Structure/function analysis has identified domains which are crucial for protein function. This was exemplified by internal deletions occurring in some patients with a mild disease in whom the deletion encompassed exons 17 to 48 (46% of the coding sequence). England et al, Nature 343(6254): 180-2 (1990). This led to the concept of functional "minidystrophin" extensively used in the past 10 years in gene transfer experiments. It is now established that removal of the N-ABD and CT domains cause moderate loss of function, while the CRD is essential. Alterations of the RD result in diverse phenotypes depending on the extent and nature of the truncation. As an example, an RD deleted dystrophin (ΔR1-R24) is not functional, whereas a (ΔH2-R19) truncated dystrophin, which retains eight complete spectrin- like repeats out of 24, results in a protein with full activity.

There are two well- characterized genetic animal models for Duchenne Muscular

Dystrophy. The mdx mouse harbors a non-sense mutation in exon 23 of the dystrophin gene, which precludes the synthesis of full-length, wild-type dystrophin protein. The mdx mouse displays a compensatory mechanism counteracting the degeneration, which could maintain the regeneration process to restore the mechanical damage. The mdx mouse does not exhibit symptoms of DMD and its life span is almost normal.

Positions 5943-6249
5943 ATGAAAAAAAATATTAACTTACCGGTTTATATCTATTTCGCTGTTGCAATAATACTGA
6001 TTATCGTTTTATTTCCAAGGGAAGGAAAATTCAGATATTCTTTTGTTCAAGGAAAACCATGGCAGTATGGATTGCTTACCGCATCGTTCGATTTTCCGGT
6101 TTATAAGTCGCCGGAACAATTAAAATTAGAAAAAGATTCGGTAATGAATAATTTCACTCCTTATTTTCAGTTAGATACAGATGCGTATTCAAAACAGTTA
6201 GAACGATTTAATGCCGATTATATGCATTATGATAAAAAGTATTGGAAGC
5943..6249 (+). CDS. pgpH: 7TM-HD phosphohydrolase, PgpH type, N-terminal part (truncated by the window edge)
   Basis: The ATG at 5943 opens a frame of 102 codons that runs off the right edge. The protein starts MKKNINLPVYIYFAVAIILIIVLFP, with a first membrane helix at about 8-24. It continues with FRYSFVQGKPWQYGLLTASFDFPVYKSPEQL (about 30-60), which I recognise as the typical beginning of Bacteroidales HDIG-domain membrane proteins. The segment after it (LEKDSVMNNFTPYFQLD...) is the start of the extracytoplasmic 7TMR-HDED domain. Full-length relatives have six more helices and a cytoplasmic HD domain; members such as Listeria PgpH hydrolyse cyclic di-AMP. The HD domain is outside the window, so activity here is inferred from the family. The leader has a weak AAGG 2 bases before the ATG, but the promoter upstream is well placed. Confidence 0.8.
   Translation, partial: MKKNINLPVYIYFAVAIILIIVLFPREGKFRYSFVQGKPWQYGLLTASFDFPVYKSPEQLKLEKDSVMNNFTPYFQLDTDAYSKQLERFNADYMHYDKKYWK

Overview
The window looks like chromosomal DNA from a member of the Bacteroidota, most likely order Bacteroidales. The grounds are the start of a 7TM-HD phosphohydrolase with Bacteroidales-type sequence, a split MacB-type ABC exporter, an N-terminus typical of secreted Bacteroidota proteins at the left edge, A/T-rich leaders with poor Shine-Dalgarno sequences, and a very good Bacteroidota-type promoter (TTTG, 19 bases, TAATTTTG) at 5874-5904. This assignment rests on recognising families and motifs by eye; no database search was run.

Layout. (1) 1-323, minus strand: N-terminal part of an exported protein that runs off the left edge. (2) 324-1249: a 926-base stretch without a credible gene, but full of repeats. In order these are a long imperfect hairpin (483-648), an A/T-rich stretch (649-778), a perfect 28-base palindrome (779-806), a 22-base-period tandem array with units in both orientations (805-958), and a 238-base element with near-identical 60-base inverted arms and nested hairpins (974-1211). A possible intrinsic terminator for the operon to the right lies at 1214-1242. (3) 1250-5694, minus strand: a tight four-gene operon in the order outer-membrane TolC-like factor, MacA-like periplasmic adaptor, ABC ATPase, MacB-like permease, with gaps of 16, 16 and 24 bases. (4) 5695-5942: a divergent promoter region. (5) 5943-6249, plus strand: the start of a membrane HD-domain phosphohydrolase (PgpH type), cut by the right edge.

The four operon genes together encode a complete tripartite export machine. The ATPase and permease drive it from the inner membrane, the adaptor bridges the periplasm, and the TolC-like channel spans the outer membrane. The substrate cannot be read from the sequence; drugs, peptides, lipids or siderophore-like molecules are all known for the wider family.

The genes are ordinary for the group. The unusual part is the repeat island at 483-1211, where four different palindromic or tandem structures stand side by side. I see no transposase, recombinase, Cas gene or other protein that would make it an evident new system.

The GRMD (Golden Retriever Muscle Dystrophy) dog lacks functional dystrophin because of a splice site mutation in intron 6, which disrupts the reading frame. In GRMD, as with human DMD, the progressive degradation of fibers leads inexorably to skeletal musculature wasting with marked endomysial and perimysial fibrosis. Because of its DMD- like phenotype, GRMD remains the best available model for the evaluation of potential therapies for DMD.

Despite the identification and characterization of mutations in the dystrophin gene that are associated with an onset of DMD and the availability of suitable animal model systems for testing prospective therapeutic agents, there remains a need in the art for compositions and methods for the treatment of this disease. Several studies over the past 10 years support the benefit of steroid treatment (prednisone and deflazacort) in Duchenne boys, although a broad statistical evaluation has not yet been fully completed. Pharmaco logic- induced read-through of premature stop-codon mutations by means of gentamicin medication could also potentially be effective in up to 5% of patients with DMD. Clinical trials are being carried out in the United States and Italy, even though the results of preclinical studies in the mdx mouse model were controversial. A new drug (PTC 124) developed by PTC Therapeutics seems more promising. Studies are also underway to upregulate the utrophin gene using drugs whose product, the dystrophin- like protein utrophin, can compensate for the function of the missing dystrophin.